The Fishery Management Illusion Continues
The illusion continues for NOAA Fisheries.
Last year the agency boldly announced it had ended overfishing. This week, the agency proudly announced that annual catch limits are now in place for most federal fisheries. Wonderful news, if either proclamation had roots in fact or could possibly translate into any good result.
Unable to muster the science to manage to the very high threshold specified by the Magnuson Stevens Act, NOAA Fisheries declared victory without even running the race. It ended overfishing and put a catch limit on every stock under management. On paper. And environmentalists cheered.
Recreational anglers are not cheering.
What will happen back in the real world now that the agency has claimed to have ended overfishing and put in annual catch limits without the science to adequately back it up? The rest of us will eventually have to pay the piper. The agency has built a house of cards and set catch limits that are not tethered to reality. When those limits are exceeded — and we are talking about limits on every single stock under management, the majority of which the agency knows nothing about — the agency will be sued. Sued relentlessly by environmental groups. With no tools to offer any other alternative, NOAA Fisheries will close stock after stock to comply with illusory catch limits. It is relatively easy to end overfishing and enforce catch limits if you simply don’t let anyone fish. And after every closure the environmentalists will cheer and commend the agency for its proactive stance. Won’t that make a good press release?
Real management is difficult and expensive, but infinitely more beneficial for the nation’s fisheries and the citizens who use and enjoy them. But functional management doesn’t seem to be the goal here. NOAA Fisheries has chosen the easier, but far more unpredictable path. By implementing everything from unfair catch shares to imaginary catch limits to archaic allocations, the agency has almost completely alienated its most valuable constituents — the anglers who actually use the nation’s marine resources and put back far more than they take out. Trust and partnership between the agency and the recreational community are at an all-time low. This community is counting the days until the Magnuson-Stevens Act comes up for reauthorization again. At this point it is hard not to believe the agency will eventually reap what it has sown, and that may not be a welcome outcome for the proper conservation of our marine resources.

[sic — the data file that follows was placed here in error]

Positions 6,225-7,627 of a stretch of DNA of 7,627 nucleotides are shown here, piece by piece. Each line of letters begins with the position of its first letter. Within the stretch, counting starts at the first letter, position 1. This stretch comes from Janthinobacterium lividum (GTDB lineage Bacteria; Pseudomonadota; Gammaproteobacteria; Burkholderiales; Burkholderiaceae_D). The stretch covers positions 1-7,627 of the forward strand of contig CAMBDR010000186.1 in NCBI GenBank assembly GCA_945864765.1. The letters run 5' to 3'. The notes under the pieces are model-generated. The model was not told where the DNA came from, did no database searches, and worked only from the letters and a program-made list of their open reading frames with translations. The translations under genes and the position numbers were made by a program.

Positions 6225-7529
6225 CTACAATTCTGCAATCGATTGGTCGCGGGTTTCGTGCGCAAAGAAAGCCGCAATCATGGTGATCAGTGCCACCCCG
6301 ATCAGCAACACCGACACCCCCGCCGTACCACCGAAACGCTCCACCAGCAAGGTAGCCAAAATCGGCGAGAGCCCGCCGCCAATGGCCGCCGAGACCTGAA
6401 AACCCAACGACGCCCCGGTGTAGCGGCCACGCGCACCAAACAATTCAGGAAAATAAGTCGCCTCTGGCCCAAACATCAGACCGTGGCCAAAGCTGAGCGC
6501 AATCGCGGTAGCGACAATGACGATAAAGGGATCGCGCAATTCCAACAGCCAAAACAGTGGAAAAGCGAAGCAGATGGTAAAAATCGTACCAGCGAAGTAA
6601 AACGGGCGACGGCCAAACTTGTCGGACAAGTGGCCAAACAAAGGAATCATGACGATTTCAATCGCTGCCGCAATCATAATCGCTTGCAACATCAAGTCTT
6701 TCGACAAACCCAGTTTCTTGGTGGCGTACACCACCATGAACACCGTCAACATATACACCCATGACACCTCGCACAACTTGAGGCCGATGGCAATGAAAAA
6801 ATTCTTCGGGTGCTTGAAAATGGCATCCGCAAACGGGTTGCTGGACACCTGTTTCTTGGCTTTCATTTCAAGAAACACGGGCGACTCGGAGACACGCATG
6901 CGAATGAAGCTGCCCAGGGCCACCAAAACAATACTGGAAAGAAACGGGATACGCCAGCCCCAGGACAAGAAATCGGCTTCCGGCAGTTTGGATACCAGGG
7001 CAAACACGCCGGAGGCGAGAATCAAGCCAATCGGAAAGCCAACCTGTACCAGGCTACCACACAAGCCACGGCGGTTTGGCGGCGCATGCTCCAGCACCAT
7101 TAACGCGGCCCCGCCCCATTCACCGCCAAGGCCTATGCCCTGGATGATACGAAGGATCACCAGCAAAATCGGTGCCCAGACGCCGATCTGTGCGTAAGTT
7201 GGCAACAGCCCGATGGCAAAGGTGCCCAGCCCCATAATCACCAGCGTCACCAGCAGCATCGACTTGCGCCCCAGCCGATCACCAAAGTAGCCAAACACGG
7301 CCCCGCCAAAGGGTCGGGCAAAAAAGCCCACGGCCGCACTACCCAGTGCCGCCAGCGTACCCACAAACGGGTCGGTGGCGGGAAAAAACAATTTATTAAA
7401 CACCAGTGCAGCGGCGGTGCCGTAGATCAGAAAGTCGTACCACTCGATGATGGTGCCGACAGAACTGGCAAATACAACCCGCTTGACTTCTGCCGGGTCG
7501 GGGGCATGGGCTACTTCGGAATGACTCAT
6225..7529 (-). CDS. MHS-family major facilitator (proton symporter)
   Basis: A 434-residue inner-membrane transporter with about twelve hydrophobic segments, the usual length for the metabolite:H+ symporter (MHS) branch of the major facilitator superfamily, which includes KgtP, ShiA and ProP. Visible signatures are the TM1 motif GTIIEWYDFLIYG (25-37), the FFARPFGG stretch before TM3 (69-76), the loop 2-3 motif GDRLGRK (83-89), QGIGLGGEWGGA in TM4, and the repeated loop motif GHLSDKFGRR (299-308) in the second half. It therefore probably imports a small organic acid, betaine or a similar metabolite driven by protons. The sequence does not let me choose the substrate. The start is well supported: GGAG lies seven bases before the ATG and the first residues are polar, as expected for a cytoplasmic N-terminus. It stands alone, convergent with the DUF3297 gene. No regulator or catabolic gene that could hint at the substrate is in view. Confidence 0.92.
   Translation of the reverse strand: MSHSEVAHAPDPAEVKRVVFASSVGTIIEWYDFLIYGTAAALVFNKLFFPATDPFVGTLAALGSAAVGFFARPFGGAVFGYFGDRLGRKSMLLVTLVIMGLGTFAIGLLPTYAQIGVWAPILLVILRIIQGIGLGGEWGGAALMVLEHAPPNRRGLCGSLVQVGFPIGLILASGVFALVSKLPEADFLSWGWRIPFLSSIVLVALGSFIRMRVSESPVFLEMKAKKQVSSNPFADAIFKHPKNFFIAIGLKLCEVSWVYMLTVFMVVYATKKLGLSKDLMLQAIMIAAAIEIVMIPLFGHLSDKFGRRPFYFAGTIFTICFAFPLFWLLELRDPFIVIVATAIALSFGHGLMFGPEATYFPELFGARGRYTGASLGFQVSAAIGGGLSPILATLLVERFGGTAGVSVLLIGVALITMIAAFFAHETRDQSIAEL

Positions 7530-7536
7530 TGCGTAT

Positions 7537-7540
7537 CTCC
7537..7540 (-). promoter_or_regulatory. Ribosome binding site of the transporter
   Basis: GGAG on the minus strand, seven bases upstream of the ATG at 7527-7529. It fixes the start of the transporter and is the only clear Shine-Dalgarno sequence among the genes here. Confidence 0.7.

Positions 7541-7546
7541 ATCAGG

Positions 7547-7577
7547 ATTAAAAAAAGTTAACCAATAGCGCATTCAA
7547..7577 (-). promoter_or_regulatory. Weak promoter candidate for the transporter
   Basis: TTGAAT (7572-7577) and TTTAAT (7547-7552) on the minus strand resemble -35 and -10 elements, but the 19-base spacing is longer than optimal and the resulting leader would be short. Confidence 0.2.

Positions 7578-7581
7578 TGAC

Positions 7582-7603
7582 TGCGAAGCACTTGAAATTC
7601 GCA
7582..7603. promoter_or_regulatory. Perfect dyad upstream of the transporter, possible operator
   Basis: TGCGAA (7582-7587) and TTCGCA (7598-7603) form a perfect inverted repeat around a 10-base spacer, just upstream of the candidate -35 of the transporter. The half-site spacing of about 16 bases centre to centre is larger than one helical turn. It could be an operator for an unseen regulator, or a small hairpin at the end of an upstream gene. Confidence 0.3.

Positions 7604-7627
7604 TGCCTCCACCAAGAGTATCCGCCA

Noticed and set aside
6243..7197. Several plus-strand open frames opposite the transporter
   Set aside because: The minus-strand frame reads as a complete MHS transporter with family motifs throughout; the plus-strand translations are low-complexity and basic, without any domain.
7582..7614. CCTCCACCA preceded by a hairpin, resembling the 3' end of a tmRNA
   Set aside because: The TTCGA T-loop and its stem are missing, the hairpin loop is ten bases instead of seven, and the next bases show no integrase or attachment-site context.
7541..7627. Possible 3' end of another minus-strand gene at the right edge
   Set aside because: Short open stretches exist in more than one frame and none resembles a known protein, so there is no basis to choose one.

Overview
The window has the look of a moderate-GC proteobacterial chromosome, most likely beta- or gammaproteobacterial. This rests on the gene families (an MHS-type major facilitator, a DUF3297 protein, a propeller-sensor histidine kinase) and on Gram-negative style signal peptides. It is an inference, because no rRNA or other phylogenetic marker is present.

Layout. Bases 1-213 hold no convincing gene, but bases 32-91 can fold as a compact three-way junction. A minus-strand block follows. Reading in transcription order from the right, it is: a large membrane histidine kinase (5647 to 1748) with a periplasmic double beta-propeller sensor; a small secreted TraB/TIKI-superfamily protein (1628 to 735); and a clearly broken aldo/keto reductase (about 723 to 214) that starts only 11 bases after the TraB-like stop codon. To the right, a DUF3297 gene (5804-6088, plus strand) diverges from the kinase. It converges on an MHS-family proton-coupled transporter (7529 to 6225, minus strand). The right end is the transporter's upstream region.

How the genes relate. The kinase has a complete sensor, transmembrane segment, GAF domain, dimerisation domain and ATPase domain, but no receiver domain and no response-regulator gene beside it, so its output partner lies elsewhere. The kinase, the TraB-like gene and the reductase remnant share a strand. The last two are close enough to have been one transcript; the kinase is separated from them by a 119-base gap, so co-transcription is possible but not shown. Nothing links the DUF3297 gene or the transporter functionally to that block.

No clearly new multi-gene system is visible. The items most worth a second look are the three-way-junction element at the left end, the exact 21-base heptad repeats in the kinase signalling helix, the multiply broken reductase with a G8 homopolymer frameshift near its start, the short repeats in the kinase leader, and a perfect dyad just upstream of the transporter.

The current and likely future situation is all the more regrettable when you consider that the Administration could have implemented the most turbulent provisions of the Magnuson-Stevens Act in about 100 different ways — 99 of which would not have left scorched earth in their wake. As concerns mount over the strangling effects of over-regulation on the American economy, it is remarkable that the agency has elected to subject America’s anglers and all their economic potential to the singularly most restrictive interpretation of the law possible, never mind the consequences.
This Administration’s attitude towards fisheries management is strikingly similar to the one that gave the public Prohibition in the 1920s, and the results are likely to be the same. Prohibition, which made criminals out of ordinary citizens overnight, didn’t work because nobody wanted it to work except a small, hardcore group of extremists who didn’t drink alcohol. The country turned itself inside out, spent billions of dollars on a misguided campaign and took more than 10 years to correct its course. The current approach to federal fisheries management is on the same path.
Whether by choice or by circumstance, the agency has frittered away the good will of even the most reasonable of its constituents and has elected to hide behind an illusion of management. This is certainly not the agency the recreational community deserves or expects, nor is it one which contains the essentials of good management.